MCI Opens Lobbying Office
Despite Ebbers’ Indictment, Telecom Co. Shoots for Comeback
Two years after filing the largest bankruptcy claim in U.S. history, MCI is returning to Washington.
The embattled telecommunications giant has tapped Republican Frank Cantrel to head its revamped lobbying operation, retained a half-dozen Washington firms and laid plans to triple the number of lobbyists on its payroll.
The move comes just days after federal prosecutors indicted former MCI WorldCom President Bernard Ebbers for lying to investors about the health of the once high-flying long distance phone company.
“We are expanding dramatically internally,” said Tom Hoog, chairman of Hill & Knowlton, who has helped MCI restructure its lobbying operation.
MCI officials said the firm has received permission from its bankruptcy court to make job offers to several lobbyists and firms.
So far, the company has signed deals with its longtime lobbying firm Patton Boggs as well as Ryan, Phillips, Utrecht & MacKinnon; Wexler Walker; and Fierce Isakowitz & Blalock.
MCI’s return to Washington after its two-year battle in bankruptcy court marks what could be a triumphant comeback for a company that once redefined corporate lobbying.
In the 1980s, legendary MCI executive Bill McGowan funded a team of aggressive lobbyists and proved that a savvy, well-heeled Washington operation could help open new markets and boost corporate profits.
“The joke was that MCI used to be a Washington law firm with an antenna,” said Jot Carpenter, a lobbyist with rival AT&T.
MCI’s work at the Federal Communications Commission and on Capitol Hill helped it gain market share on AT&T by shaping favorable rules for the telecommunications marketplace.
The inside-the-Beltway campaign propelled the Washington-based firm to one of the largest U.S. telecommunications companies.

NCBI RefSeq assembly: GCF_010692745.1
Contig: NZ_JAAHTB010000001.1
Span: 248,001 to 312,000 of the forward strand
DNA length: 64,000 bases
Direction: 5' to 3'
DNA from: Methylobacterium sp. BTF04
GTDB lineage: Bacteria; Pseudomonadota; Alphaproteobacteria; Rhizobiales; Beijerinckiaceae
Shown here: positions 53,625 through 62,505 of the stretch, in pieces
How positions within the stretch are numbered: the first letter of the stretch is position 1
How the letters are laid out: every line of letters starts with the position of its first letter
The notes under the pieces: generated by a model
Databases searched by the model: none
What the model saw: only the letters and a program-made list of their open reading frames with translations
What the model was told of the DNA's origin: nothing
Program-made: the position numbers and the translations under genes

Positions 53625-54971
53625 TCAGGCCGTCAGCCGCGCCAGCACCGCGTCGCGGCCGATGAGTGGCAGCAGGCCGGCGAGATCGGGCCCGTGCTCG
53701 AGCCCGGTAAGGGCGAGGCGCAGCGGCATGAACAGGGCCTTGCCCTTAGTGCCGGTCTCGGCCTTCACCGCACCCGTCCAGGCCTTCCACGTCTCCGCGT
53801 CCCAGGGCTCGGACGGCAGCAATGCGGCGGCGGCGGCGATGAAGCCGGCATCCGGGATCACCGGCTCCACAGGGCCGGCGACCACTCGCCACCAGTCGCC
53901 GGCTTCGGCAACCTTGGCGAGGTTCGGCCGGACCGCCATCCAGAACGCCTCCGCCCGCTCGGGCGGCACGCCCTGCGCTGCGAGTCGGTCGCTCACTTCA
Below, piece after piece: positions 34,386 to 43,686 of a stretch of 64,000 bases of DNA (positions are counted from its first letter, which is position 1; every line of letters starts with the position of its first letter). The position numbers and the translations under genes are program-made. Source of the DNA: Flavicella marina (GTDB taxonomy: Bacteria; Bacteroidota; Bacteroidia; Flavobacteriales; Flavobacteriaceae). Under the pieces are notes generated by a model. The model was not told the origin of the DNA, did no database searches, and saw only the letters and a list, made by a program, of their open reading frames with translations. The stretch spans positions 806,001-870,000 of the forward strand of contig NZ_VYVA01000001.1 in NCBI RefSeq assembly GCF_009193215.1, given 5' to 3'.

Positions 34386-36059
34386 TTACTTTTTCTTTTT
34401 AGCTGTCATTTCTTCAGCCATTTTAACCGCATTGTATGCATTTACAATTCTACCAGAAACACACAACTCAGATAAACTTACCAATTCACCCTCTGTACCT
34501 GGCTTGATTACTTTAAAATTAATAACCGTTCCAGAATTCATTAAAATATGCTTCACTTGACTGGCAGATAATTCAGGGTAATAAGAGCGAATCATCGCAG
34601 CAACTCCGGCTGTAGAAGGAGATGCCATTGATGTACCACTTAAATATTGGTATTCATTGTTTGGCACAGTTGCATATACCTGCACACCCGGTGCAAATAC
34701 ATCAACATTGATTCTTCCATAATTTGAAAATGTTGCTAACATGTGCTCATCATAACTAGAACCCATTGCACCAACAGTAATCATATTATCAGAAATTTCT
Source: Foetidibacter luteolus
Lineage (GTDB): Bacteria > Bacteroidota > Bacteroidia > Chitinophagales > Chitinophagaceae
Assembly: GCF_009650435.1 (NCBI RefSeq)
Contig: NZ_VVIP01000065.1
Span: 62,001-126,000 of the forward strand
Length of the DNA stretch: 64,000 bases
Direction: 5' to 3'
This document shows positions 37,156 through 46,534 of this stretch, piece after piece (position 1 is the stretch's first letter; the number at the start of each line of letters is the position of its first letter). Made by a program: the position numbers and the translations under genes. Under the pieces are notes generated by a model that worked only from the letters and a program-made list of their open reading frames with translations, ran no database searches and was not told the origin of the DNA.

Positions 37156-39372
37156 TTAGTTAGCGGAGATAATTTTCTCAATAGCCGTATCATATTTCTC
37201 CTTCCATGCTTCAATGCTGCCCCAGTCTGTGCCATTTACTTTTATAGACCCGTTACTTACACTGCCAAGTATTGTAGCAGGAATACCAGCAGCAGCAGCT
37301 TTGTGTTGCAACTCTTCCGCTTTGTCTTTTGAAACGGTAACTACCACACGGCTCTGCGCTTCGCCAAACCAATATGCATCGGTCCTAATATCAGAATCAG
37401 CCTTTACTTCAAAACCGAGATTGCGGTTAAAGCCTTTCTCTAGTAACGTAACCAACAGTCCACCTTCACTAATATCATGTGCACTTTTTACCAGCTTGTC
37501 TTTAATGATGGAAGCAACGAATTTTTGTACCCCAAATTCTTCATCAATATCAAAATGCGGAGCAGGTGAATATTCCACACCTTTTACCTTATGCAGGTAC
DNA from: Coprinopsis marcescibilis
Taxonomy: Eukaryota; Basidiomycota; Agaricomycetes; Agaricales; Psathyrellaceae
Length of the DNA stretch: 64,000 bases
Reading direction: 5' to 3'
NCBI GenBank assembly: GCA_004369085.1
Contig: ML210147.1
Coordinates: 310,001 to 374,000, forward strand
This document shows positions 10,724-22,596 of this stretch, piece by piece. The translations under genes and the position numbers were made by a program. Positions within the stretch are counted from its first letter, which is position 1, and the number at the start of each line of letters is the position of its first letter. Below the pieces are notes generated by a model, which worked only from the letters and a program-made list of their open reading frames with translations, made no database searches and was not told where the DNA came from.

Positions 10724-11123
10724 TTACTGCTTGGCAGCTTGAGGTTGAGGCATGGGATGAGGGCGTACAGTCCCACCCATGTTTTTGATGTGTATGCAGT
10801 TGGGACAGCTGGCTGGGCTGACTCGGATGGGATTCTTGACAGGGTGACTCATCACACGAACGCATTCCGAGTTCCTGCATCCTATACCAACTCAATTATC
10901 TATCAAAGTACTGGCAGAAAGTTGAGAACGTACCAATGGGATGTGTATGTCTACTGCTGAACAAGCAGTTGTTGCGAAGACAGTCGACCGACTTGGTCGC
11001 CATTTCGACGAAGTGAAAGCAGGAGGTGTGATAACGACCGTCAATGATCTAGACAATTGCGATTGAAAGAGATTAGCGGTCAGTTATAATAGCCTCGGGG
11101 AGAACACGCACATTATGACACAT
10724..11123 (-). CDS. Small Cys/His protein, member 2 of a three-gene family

When WorldCom purchased MCI, Ebbers shifted the company’s attention away from Washington even as MCI and AT&T wrestled with the Baby Bell phone companies over the FCC’s implementation of the 1996 Telecommunications Act.
MCI officials say the new hires show that the company is prepared to return to the aggressive style that served it so well before it was snatched up by Ebbers’ WorldCom.
MCI may sign up more firms, but its current roster of outside firms comes with strong ties to both Republicans and Democrats in Congress and the Bush administration.
Jeff MacKinnon is a former top aide to newly appointed Energy and Commerce Chairman Joe Barton (R-Texas).
His partner Tom Ryan was chief aide to Rep. John Dingell (D-Mich.), the ranking member of the Energy and Commerce panel.
Another partner at the firm, Bill Phillips, once was chief of staff to Appropriations Chairman Ted Stevens (R-Alaska).
Wexler Walker’s Jack Howard is the only Washington lobbyist to serve in a leadership role in the House and Senate, as well as in President Bush’s White House.
Fierce Isakowitz & Blalock is an all- Republican team with strong ties to the White House, while Patton Boggs is known for its Democratic ties and success on appropriations projects.
MCI also plans to retain Hoog and Hill & Knowlton as a management consultant as the company continues to expand its Washington presence.
“I’m giving them a hand setting it up,” Hoog said.
After helping guide MCI through its bankruptcy process, Hoog’s first move was to promote Cantrel to head the office.
Cantrel, a Washington native, joined the company in 1988 when it had one of the most aggressive lobbying operations in town.
A former Capitol Hill aide, Cantrel worked for Sen. Bob Packwood (R-Ore.) and the Senate Commerce Committee in the 1980s.
Cantrel replaces Richard Fruchterman, who ran MCI’s Washington office until December.
Donna Sargis will head the company’s regulatory affairs division with primary responsibility over the Federal Communications Commission.
MCI has not yet hired a chief Congressional lobbyist, though the company plans to announce several new hires in the next few weeks.